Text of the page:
Round up: lots of dated imagery, but nowhere near enough substance to make it worthwhile. Unless if you want to turn it into a drinking game, in which case, tally ho, my space cowboy.
Star Slammer (1986)
And now for something completely different. Do you like acting that falls *just short* of even remotely passable? Do you love cliched ’80s dialogue? Do you love women in prison films, complete with Ilsa: She Wolf of the S.S. vibes, eye patches and fight sequences filled with orgasmic-sounding sighs and cries? Boy oh boy do I have some excellent news for you: Star Slammer more than delivers on each of these criteria and a whole lot more.
Also known as Prison Ship, this story brings to us the tale of Taura (Sandy Brooke), a woman unjustly convicted of murder and sentenced to seven years onboard a notorious prison ship… if she can survive the prison gangs, lesbian overseers, aggressive politics and corruption in the forms of both mutiny and an insane man out for revenge. Between tussling with gang leader Mike (Suzy Stokey, who chews each scene like it’s the last piece of pork chop in space, despite that it’s covered with grizzle and fat) and trying to aid the wrongfully-convicted Muffin (yes, that’s really a character’s name and it’s bloody fantastic), Taura has her scantily-clad work cut out for her.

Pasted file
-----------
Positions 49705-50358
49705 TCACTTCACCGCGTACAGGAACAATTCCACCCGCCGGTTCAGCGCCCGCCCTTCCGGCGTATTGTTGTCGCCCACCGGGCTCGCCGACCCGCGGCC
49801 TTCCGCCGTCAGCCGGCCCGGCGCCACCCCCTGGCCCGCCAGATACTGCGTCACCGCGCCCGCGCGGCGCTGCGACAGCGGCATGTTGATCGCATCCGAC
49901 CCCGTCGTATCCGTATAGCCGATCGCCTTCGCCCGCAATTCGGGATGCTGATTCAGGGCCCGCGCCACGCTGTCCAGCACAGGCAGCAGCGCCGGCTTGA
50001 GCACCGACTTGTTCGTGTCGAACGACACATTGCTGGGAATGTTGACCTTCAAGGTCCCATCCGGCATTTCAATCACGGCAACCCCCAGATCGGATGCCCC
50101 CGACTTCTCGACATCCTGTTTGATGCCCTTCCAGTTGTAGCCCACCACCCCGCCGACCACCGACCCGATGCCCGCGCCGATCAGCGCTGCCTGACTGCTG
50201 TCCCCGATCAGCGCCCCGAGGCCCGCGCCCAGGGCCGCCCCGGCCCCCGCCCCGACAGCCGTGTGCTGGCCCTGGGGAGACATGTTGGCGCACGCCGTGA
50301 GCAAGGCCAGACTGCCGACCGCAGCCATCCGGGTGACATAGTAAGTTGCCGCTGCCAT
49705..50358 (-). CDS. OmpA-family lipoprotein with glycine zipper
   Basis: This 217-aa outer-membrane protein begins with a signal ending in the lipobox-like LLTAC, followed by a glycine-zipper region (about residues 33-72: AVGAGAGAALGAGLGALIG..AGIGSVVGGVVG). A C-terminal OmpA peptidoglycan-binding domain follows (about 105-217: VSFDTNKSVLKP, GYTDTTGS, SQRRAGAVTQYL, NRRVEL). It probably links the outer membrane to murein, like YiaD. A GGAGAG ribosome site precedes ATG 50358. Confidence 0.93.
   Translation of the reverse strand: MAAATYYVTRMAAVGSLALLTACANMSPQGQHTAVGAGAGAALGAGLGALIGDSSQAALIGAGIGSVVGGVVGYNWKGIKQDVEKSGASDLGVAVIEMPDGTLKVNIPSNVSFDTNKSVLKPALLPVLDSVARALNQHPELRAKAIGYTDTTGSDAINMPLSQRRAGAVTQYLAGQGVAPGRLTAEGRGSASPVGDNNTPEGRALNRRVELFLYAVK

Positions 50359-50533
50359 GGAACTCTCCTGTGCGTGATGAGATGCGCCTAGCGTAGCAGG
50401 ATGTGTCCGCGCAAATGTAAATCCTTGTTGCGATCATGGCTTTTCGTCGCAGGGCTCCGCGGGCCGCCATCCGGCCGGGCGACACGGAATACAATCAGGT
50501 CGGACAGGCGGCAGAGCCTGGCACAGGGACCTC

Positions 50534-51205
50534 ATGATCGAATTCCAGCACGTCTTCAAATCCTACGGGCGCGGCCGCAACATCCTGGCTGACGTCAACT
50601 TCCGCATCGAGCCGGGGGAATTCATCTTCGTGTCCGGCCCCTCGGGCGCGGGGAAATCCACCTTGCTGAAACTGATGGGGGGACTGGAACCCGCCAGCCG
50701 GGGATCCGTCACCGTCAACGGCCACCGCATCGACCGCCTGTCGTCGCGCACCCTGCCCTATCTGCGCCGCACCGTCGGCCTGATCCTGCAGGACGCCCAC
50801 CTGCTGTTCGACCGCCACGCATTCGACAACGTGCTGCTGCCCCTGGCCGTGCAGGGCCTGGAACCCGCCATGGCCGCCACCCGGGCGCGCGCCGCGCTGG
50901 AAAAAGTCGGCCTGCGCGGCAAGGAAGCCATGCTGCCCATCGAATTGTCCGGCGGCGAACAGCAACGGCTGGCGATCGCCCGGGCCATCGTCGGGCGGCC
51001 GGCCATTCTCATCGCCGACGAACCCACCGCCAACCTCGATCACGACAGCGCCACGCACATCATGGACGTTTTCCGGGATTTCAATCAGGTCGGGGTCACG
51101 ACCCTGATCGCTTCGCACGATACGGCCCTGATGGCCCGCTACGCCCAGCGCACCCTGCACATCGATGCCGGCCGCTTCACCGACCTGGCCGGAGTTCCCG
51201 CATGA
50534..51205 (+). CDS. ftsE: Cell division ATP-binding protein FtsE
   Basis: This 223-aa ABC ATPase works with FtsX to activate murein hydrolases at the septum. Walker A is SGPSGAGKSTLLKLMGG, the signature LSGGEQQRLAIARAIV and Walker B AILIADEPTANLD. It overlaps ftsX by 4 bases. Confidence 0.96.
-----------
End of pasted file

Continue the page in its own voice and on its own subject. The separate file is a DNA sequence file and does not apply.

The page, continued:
This film features every staple of a women-in-prison exploitation film, yet performs the ultimate upgrade: it places these features into a poorly-constructed, intergalactic, 1980s wonderland of Aquanet and over-the-top eyeshadow in space. Oh, and creature effects with far more tongue planted firmly in cheek than budget, which could be either a disaster or a blessing given the hands of the direction. It should have been titled ‘Women in Prison’, IN SPACE! Most things are better in space (except for Star Crystal, which didn’t properly launch). Setting something in space has an effect akin to adding Bacos to a salad: it only improves the genre if done with a steady hand. Should we be surprised to learn that this film is the brainchild of director Fred Olen Ray? This is the same man that brought us Bikini Time Machine (2011), Dinosaur Island (1984) and Commando Squad (1987). He’s fantastic and this film is every bit as fun as you’d expect if you’re familiar with his work. In fact, I want to go to space prison if it’s like this.
The amazement here lies within the fact that, despite certain commonalities with Star Crystal, the tone of Star Slammer is infinitely more fun. As a result, Star Slammer winds up an immensely enjoyable experience because it’s not trying to be a serious think piece – it knows it’s not headed for Academy Award glory, and it decides that it wants to be the best little campy vehicle this side of Neptune.
Star Crystal (1986) and Star Slammer (1986) are currently available for purchase from Kino Lorber. Remember: Star Crystal bad, Star Slammer good. Now go forth and prosper.